Scientists from Vanderbilt University found that adults living in rural areas of the United States had a 19% higher risk of developing heart failure than their urban peers. Research published JAMA Cardiology.
Researchers analyzed data from a long-term study of adult health in the southeastern United States. They evaluated the incidence of heart failure among rural and urban residents in 12 states. A population of 27,000 adults without heart failure was followed for approximately 13 years.
Overall, the risk of heart failure was approximately 19% higher in rural areas than in urban areas. Rural black men have a 34% higher risk of heart failure than urban black men. It also increased the risk by 18% for black women living in rural areas and 22% for white women.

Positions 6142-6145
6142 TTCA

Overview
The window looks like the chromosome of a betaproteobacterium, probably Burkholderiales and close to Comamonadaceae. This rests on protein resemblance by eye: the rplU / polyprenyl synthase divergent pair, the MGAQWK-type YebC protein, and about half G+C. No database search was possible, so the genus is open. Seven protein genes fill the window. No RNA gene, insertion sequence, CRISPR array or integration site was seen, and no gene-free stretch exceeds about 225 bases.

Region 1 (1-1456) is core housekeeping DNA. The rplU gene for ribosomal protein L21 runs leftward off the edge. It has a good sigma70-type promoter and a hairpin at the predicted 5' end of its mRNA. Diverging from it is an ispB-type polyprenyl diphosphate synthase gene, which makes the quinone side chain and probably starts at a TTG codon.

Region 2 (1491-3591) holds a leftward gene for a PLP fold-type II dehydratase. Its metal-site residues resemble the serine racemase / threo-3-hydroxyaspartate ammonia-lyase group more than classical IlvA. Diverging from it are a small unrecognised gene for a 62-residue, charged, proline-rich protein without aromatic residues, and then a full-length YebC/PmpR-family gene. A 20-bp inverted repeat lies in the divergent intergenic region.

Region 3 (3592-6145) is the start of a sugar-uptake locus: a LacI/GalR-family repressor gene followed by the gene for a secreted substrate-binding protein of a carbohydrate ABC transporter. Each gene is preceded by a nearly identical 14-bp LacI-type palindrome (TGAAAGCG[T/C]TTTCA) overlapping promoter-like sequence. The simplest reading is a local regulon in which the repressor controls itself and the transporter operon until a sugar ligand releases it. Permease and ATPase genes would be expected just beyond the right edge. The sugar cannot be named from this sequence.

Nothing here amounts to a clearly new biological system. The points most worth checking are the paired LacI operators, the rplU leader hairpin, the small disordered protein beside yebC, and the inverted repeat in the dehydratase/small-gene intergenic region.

The exact reasons for these differences are unclear and are still under investigation. Researchers believe a variety of factors may play a role, including structural racism, inequalities in access to health care, and a lack of affordable, healthy food stores.
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